WE had walked across the
hills from Loch Ainort, and scrambled down into Glen Sligachan over dead
brown heather and black, soggy peat that yielded treacherously under our
already soaked boots. Now, climbing up the rough track towards Sgurr na
Stri, we had wandered into thick cloud, and only the frequent cairns
reassured us as to the right path.
Behind us, the mist closed down over the hills we had but lately left. The
murmur of swift waters sank to a sibilant whisper, a sound so soft and
mysterious that it continued rather in imagination than reality. The
stones slipped and slithered under our feet as we climbed. They were wet
and cold, many of them half-submerged in yellowish mud, affording, at
best, an insecure foothold for our nailed boots. But the infinite variety
of their colours more than atoned for their efforts to retard our
progress. Many were of a dark, sinister red, as ifstained by the spilt
blood of the clans in some forgotten waffire. Others, smooth and rounded
for the most part, appeared to be covered by a bluish-green moss, until
one stooped to examine them more closely, and found them cold and
unyielding to the touch. In amongst the red and green were scattered
hundreds of large and small pebbles of every conceivable shade, with an
accent on the yellow ; all wet and slimy, their strange hues brought to
vivid life by the moist, cold atmosphere. Ahead, their colours faded and
softened as the narrow track was absorbed into the mist.
Suddenly, we were struggling up smooth grey rock, down which water coursed
in a dull silver stream. Beyond this, the track climbed again-even less
distinct now into the clouds.
There is an excitement about walking
in the clouds that is undiminished by time or familiarity. The eye probes
vainly into the swirling mass all around, searching for something upon
which to focus, and the slightest delicate vibration or change in the
atmosphere sends delicious shivers through the whole being of the climber.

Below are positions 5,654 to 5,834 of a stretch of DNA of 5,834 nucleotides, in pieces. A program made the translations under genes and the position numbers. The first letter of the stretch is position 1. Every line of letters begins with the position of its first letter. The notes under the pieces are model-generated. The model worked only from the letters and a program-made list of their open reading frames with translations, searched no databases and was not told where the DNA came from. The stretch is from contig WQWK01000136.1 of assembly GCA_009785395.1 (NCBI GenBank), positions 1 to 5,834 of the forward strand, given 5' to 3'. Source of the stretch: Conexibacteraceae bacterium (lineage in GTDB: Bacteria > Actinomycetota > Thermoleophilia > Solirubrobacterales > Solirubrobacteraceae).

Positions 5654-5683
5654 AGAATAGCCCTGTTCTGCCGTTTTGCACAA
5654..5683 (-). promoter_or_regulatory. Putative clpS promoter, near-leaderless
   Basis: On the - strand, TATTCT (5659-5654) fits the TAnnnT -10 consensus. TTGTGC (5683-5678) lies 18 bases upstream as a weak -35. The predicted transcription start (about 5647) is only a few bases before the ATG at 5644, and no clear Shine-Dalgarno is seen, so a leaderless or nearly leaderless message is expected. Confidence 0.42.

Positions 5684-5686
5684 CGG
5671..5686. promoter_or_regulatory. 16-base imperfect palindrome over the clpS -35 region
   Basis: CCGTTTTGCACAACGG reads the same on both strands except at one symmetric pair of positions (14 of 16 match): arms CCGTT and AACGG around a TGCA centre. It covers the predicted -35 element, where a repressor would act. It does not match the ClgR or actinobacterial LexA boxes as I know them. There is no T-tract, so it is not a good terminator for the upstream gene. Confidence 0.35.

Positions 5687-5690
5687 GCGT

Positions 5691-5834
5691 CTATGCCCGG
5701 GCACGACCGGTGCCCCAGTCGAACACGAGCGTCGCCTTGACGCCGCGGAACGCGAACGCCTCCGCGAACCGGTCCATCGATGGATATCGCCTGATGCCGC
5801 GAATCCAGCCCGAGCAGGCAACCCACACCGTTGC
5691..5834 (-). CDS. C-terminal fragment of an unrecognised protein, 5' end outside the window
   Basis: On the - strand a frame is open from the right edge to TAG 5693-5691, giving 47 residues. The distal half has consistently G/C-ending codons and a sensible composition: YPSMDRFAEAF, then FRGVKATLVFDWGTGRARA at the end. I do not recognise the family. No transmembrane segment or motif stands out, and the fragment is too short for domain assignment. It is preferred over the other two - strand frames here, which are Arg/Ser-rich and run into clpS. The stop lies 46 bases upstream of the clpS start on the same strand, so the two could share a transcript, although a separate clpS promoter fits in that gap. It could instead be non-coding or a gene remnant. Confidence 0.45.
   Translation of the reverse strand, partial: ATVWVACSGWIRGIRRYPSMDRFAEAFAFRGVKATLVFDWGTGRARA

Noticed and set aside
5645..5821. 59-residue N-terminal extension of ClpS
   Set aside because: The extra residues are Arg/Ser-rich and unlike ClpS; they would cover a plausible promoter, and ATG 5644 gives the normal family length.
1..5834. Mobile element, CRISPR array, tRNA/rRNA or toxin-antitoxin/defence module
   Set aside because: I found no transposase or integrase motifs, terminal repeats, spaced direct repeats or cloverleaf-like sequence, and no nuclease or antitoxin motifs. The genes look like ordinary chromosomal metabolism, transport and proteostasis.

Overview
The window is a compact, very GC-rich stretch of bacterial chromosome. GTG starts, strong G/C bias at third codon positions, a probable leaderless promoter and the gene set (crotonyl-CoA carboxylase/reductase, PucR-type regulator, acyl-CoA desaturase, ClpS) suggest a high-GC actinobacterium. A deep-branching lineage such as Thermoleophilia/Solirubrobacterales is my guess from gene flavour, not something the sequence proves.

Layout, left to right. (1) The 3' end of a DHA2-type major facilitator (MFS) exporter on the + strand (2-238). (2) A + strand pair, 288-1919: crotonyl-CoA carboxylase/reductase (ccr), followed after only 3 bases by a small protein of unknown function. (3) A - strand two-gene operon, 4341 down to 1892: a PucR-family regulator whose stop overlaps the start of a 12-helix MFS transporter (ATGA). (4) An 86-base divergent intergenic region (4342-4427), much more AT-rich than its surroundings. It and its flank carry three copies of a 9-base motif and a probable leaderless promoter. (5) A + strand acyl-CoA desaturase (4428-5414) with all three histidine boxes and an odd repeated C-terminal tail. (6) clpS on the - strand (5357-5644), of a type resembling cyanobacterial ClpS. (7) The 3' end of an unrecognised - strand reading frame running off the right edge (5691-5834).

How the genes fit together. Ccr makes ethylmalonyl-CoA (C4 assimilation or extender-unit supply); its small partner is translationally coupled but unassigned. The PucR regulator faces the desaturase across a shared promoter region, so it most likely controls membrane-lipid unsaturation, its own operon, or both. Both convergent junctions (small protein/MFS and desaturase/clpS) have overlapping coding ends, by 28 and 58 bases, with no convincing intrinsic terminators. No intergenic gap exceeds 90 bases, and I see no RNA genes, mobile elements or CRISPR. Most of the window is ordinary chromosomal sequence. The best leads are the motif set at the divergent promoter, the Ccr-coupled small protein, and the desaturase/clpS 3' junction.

It was our first walk over this particular path, and we could see
absolutely nothing of our surroundings. The glen behind had now fallen
away into a cauldron of boiling vapour, and we were completely shut off
from the world. Yet, we sensed the grandeur of the scene all around -- the
great, wakeful hills and sweeping glens rolling away in tortured waves to
It was all just as it had been since these hills were born-the sad, cruel,
beautiful face of Nature, over which the hand of time had played lightly,
like a caress. There they were, invisible, but close around us-the
perilous scree-slopes guarding the naked heights; the treeless crags
flaunting the silver ribbons of their waterfalls-all safe, all hidden from
our prying eyes by the soft veils of protecting mist. And we could do
nothing but wait -- until the jealous hill-gods should relent and offer us
a glimpse of unutterable beauty. We were hot and breathless as we fought
blindly to reach the summit cairn -- yet, when we finally did so, and
paused for a brief rest, we were immediately shivering with cold. A biting
wind swept the clouds around us in soft, wet folds, and our clothes clung
clammily to our bodies. We sat on a flat-topped rock beside the cairn, and
ate a quick meal, waiting for the clouds to part.
We did not wait in vain. Suddenly, without any warning, the miracle
happened. Vast curtains were drawn aside, a flicker of sunlight danced
across the mist, and the fantastic ridge of the Black Cuillin, incredibly
near, stood starkly against a clear sky. They were like something in a